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# Speeding Up Quasi-static Analysis in Abaqus/Explicit

## Part 1: Increasing Load Rates

Quasi-static analysis in Abaqus/explicit and its related methods to increase solving speed, like load rate scaling or mass scaling, are fully described in this post. Follow me to start speeding up our CAE analysis step by step.

We previously discussed differences between Abaqus/Standard and Abaqus/explicit in the article:
Abaqus/Standard or Abaqus/Explicit?

In addition, you can see this Q&A to have a sense of how we decide whether an analysis is quasi-static (static) or not:
How can I know if my simulation is quasi-static or not?

Quasi static problems are one of those that usually would be solved with Abaqus/Standard but may have difficulty converging because of contact or material complexities, resulting in a large number of iterations. Challenging nonlinear quasi-static problems often involve:

* Very complex contact conditions, which Abaqus/Standard may fail to converge due to contact issues.

** Very large deformations that can lead to severe mesh distortion.

For example, typically, in metal forming analysis, we face such difficulties:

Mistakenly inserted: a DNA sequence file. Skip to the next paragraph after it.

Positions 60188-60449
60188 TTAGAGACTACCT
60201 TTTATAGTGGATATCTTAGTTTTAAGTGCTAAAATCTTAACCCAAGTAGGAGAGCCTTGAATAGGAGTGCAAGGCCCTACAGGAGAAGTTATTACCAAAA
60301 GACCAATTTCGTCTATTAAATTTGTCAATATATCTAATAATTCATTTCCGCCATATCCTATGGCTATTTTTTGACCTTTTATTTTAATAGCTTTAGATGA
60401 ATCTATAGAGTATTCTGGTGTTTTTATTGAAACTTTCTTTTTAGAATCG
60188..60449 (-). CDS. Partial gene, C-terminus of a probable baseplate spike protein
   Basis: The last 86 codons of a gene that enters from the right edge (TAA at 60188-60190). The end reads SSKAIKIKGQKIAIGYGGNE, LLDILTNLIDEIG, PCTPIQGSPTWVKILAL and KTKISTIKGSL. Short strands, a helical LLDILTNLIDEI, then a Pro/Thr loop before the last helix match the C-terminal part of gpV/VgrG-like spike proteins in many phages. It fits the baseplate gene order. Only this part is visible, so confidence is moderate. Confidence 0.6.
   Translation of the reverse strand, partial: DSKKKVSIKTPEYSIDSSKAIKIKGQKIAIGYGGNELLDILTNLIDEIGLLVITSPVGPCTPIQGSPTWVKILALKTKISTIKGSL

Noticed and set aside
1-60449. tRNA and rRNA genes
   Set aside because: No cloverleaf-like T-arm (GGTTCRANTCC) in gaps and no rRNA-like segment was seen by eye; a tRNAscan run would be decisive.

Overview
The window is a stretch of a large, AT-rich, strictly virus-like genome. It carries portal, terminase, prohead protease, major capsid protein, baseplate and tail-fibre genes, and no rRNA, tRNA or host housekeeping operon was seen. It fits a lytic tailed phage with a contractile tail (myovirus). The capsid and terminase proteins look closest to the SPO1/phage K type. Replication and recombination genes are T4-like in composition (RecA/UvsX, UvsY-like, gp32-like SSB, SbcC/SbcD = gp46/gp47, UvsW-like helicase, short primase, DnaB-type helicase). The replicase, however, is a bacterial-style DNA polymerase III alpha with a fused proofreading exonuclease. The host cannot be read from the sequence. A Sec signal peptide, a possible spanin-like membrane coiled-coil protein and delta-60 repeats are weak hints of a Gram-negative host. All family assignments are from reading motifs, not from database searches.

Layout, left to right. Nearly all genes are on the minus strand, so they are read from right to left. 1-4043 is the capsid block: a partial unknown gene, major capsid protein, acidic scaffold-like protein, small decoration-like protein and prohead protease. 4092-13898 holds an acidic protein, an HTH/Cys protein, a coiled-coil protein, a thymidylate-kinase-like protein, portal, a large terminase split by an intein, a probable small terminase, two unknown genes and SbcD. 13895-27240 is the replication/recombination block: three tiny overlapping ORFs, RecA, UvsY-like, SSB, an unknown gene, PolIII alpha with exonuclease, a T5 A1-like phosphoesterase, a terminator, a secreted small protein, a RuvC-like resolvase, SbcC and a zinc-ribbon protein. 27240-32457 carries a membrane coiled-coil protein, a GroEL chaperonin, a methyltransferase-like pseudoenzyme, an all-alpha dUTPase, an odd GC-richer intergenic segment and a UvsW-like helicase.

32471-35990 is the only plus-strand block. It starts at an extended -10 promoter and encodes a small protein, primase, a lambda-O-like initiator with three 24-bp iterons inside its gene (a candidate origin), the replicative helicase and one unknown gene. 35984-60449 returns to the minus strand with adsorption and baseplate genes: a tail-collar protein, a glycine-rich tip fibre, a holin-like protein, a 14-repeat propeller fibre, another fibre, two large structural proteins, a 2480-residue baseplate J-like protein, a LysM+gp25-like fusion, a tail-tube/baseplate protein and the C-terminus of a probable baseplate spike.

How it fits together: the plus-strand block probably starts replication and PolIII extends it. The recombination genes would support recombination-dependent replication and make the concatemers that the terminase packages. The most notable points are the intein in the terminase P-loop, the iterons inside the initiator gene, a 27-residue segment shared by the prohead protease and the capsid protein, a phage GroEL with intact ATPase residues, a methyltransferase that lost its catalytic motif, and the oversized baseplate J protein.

Example: Simulation of tearing in a deep drawing process
It is really hard to model such a problem with Abaqus/Standard.

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## Abaqus/Explicit in Quasi-static Analysis Problems

Abaqus/Explicit is more efficient for modeling highly nonlinear static (quasi-static analysis) problems. This is especially true for three-dimensional problems involving contact and very large deformations like metal forming.

Application of Abaqus/Explicit to model quasi-static events requires special consideration. It is computationally impractical to model the process in its natural time period. Literally, millions of time increments would be required. Therefore, we artificially increase the speed of the process in the simulation to obtain an economical solution.

Two approaches to obtaining economical quasi-static analysis solutions with Abaqus/Explicit are:

We can artificially reduce the time scale of the process by increasing the loading rate. Increased load rates reduce the time scale of the simulation, so fewer increments are needed to complete the job.

Increasing load rates by a factor of f, increases the analysis speed by a factor of f.

### 2. Mass scaling

It increases the size of the stable time increment, so fewer increments are needed to complete the job. Artificially increasing the material density (mass scaling) by a factor of f2 increases the analysis speed by a factor of f.

In this article, our focus is on the increased load rates approach. Mass scaling will be discussed in detail later.